This approach is particularly important for frontline workers. In many cases, these employees have little or no time in their highly scheduled days to carve out for extended training sessions and online learning sessions. However, they often have natural downtime in the course of their day that they can dedicate to consuming learning content in 1-2 minute increments. Our now familiar deliver-driver may have to wait 15 minutes for another truck to finish before he can begin unloading his own. This otherwise unproductive downtime becomes an opportunity for him to become more familiar with his technology – at his own pace.
4. Providing on-demand support when people get stuck
Learning is rarely a one-and-done process. It’s important to provide ongoing support to workers adopting new technology. Although technology adoption is the desired outcome from up-front training, employees will need ongoing support. Frontline workers may encounter “outlier” scenarios in the field, requiring them to use application functionality that they rarely use.
Giving workers the ability to quickly refresh their knowledge on-demand, right before starting a particular job or work-order, provides the support they need to complete their tasks correctly. This not only reduces anxiety and frustration for employees, but reduces costly errors for the business.
The four pillars provide a foundation for any frontline tech training program. Studies have shown that combining mobile and micro-learning results in increase in knowledge, more certainty in decisions about practical applications, and an increase in confidence in performing skills.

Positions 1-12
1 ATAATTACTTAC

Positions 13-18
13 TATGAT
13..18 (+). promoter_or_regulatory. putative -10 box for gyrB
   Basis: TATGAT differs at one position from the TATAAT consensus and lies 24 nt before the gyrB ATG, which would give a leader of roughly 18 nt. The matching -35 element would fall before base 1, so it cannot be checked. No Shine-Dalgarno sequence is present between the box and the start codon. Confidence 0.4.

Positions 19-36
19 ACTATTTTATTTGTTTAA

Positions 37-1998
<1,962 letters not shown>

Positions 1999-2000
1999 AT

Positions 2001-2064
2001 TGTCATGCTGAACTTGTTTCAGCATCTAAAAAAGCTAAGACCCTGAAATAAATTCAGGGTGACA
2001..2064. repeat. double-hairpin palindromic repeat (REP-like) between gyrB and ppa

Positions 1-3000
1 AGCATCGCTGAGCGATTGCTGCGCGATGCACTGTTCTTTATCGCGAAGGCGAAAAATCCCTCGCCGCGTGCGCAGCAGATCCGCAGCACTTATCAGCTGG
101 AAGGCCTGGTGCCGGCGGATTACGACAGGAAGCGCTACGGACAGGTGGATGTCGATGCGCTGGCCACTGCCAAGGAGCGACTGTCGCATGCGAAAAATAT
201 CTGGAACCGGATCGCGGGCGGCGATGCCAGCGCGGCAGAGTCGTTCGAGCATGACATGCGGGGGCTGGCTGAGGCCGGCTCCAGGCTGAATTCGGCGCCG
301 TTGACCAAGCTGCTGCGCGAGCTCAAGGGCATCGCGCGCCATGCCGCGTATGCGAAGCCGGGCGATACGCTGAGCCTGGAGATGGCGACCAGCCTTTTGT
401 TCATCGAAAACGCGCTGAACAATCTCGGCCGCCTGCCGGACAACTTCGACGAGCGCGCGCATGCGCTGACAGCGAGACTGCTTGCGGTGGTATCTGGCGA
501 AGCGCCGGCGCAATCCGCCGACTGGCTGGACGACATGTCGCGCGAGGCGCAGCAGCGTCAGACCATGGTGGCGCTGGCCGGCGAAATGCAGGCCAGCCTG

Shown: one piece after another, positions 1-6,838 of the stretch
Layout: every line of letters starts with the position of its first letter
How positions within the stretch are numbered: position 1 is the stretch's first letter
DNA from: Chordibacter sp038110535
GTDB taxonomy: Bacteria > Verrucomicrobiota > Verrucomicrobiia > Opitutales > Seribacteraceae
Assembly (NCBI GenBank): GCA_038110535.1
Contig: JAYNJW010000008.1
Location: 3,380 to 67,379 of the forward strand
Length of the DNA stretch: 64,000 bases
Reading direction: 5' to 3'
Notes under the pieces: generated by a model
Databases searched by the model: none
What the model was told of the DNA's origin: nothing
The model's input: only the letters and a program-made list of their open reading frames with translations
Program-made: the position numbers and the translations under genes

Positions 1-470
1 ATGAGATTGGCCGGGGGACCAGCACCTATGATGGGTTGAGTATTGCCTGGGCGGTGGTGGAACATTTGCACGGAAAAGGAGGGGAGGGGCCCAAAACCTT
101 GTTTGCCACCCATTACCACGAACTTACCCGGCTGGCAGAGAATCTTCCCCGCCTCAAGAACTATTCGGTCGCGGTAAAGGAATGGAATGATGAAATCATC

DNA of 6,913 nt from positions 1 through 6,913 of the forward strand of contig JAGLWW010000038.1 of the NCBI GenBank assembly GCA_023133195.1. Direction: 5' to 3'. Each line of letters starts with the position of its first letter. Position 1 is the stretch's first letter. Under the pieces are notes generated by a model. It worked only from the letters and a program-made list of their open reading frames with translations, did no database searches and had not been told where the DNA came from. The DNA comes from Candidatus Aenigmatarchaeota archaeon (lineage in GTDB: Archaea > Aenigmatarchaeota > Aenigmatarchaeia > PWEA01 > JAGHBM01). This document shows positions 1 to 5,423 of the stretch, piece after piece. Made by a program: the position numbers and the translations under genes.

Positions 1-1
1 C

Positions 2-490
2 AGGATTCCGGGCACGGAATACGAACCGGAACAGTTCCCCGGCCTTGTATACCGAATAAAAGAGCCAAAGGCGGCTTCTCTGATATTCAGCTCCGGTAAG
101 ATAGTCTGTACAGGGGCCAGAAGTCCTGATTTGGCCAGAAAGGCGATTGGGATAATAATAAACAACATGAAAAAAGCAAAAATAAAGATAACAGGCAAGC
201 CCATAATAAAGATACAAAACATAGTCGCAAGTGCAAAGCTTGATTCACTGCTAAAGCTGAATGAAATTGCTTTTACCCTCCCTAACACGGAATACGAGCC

This approach has many benefits for operations, learners, L&D professionals, and support teams. On-demand learning can reduce disruptions to already stretched frontline operations. More effective tech training leads to faster deployment of technology and accelerated realization of ROI for digital transformation initiatives. Reduced errors from misuse of essential applications can eliminate rework and translate to quantifiable savings for the business.
With many organizations combatting high turnover in their frontline workforces, quicker onboarding is imperative to avoid disruptions. Shortening time-to-value for new hires enables businesses to get new employees up-to-speed quicker and remain competitive. According to a 451 Research study, 90 percent of would-be job seekers said it would be important for a new employer to offer devices, applications, and other productivity tools to help them get their work done.
Delivering learning to workers’ mobile devices allows them to access content in-the-flow of work, when and where they need it.
The end result is reduced anxiety, better user experience, and productivity improvements. L&D and support benefits include the fact that businesses will have reduced expenses for trainers, content development and maintenance, and staffing needed for troubleshooting and support.
Using technology to teach technology leads to happier, more confident, more engaged frontline workers. More importantly, effective training results in successful digital transformation initiatives that drive results for the business.